Afghan candidates spar over fraud claims

One-time favourite in Afghan presidential elections alleges widespread fraud in a runoff vote.

Ghani has called on Abdullah to refrain from creating 'doubts' in the electoral process [Al Jazeera]

The convivial atmosphere of the Afghan presidential elections has fallen by the wayside with one candidate lobbing accusations of voter fraud and rigging in the June 15 runoff and the other calling those allegations “uncivil and dangerous behaviour”.

Abdullah Abdullah, the one-time leading candidate who now trails in the poll, said at a news conference on Wednesday that alleged election fraud was “an affront to the rights of all Afghans”, which had  “destroyed our confidence in the election commission”.

Abdullah called for a full investigation and has asked for all ballot-counting to stop until it was complete. Preliminary results are due on July 2.

Early estimates put ex-World Bank economist Ashraf Ghani Ahmadzai in the lead, even after another candidate, Zalmai Rassoul, dropped out of the race and threw his support behind Abdullah.

“We regret that Dr Abdullah has taken such a premature position without letting IEC [Independent Election Commission] carry on its duty and complete the process,” said Ghani’s campaign in a statement to Al Jazeera in response to Abdullah’s allegations.

“Furthermore, whenever a candidate decides to run they sign a contract with IEC and today’s decision by Dr Abdullah does not abide by terms and condition of that contract,” it said.

The statement added that Ghani’s campaign would “participate in overseeing the counting process at IEC along with many national and international observers to help IEC complete the process”.

The IEC has denied fraud allegations – including charges that one of its officers illegally transported unused ballots.

Afghanistan has a history of widespread electoral fraud, and foreign observers said they witnessed abuses at several polling stations.

“Unfortunately, we’ve seen evidence of systematic fraud,” said Naeem Ayubzada, the director of Transparent Election for Afghanistan (TEFA), which had 8,592 observers working across the country.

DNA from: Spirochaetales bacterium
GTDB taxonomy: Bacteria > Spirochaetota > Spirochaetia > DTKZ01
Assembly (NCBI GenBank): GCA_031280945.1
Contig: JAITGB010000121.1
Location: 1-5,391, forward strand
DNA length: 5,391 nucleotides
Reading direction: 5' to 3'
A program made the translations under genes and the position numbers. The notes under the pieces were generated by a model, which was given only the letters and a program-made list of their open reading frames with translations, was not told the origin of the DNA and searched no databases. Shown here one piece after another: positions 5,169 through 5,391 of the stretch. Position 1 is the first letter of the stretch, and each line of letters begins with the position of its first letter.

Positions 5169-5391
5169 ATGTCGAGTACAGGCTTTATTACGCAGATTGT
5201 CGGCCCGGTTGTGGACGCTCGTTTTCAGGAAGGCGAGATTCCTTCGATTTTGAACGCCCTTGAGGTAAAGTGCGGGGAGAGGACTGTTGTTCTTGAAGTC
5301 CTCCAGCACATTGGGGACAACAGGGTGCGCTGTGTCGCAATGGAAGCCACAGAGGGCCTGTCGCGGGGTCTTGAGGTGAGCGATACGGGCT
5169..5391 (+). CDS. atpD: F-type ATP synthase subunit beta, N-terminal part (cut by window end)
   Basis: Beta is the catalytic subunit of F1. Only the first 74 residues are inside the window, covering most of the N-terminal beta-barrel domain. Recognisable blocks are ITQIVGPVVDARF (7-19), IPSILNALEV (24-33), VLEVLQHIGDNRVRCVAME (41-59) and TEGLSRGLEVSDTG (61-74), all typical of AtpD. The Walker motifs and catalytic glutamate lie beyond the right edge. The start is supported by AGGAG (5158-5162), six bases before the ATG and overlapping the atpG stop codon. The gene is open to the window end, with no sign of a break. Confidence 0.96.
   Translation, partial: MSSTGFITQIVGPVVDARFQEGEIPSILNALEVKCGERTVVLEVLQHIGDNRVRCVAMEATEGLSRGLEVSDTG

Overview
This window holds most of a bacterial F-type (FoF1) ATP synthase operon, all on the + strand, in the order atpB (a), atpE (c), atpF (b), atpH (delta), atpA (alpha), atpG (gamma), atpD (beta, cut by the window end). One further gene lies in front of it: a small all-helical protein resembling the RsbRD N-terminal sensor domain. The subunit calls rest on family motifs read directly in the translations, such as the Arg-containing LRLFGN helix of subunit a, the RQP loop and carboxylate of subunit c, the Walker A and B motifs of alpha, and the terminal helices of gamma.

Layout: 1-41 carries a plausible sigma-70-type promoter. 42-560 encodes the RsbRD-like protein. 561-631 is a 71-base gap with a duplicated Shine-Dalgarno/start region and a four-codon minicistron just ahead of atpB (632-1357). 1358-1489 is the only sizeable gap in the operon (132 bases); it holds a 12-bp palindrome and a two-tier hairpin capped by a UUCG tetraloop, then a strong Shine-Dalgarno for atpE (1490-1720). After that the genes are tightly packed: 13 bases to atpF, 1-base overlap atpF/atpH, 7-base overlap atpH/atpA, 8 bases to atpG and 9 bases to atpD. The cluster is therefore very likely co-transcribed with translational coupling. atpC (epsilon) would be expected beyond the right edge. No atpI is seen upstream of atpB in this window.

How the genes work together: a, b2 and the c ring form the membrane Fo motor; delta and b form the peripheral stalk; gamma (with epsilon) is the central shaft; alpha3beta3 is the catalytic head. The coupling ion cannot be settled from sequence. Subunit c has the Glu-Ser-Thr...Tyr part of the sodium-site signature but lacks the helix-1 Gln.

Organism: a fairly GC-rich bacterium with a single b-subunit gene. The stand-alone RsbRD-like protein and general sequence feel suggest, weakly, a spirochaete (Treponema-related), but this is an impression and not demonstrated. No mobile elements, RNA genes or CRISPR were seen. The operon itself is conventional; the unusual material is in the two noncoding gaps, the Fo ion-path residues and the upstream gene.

Individuals affiliated with presidential candidates, who are not supposed to be working at polling stations, were seen doing so by TEFA’s observers, Ayubzada told Al Jazeera.   

Conflicts of interest among officials working at polling stations were just some of the procedural troubles, he said.

“The problem in the first round was ballot shortages, and instead of focusing on the security of sensitive [voting] materials, they [electoral officials] decided to increase the number of [voting] stations,” said Ayubzada.

Nader Mohseni, of Afghanistan’s Electoral Complaint Commission, reported that 2,558 complaints have been filed since the runoff, including 991 against election poll workers.

Competing claims

Abdullah secured 45 percent of the vote against Ghani’s 31.6 percent in the first round of balloting on April 5. About seven million Afghans cast ballots.

The two candidates have been fighting a war of words in the media since the first round, and some observers fear this could spur violence.

“These results are dangerous for Dr Ashraf Ghani, but not for Afghanistan – Dr Abdullah has a logical defence,” said Sayed Fazel Sancharaki, Abdullah’s spokesperson. He said “documented issues” with ballots and statements from election observers supported Abdullah’s claims of fraud.

“For example, the level of participation in the second round was far lower than the first round, so how can the [election] commission announce that more than 7 million people participated? We have documents showing participation [in the second round] could not have exceeded 5.2 million. In some areas, there are more votes than people,” Sancharaki told Al Jazeera.

Kabul-based political analyst Haroun Mir said there is a “serious risk of political meltdown” but that claims of an impending “calamity” by Ghani are “overstated”.

Improving transparency by inviting observers from both camps and outside witnesses is the best way to defuse the current situation, Mir said. 

For the time being, [concerns over violence] are overstated,” he said. “But look at our security forces. If this becomes an ethnic issue”, due to the different ethnic and tribal groups supporting the opposing candidates, “then it could start to become a more dangerous situation”. 

“Abdullah has set his conditions. If his conditions aren’t met and the [electoral] commission continues to ignore them, and starts announcing results, then it could certainly start to become a very dangerous situation,” Mir said. 

Follow D. Parvaz on Twitter: @dparvaz

Source: Al Jazeera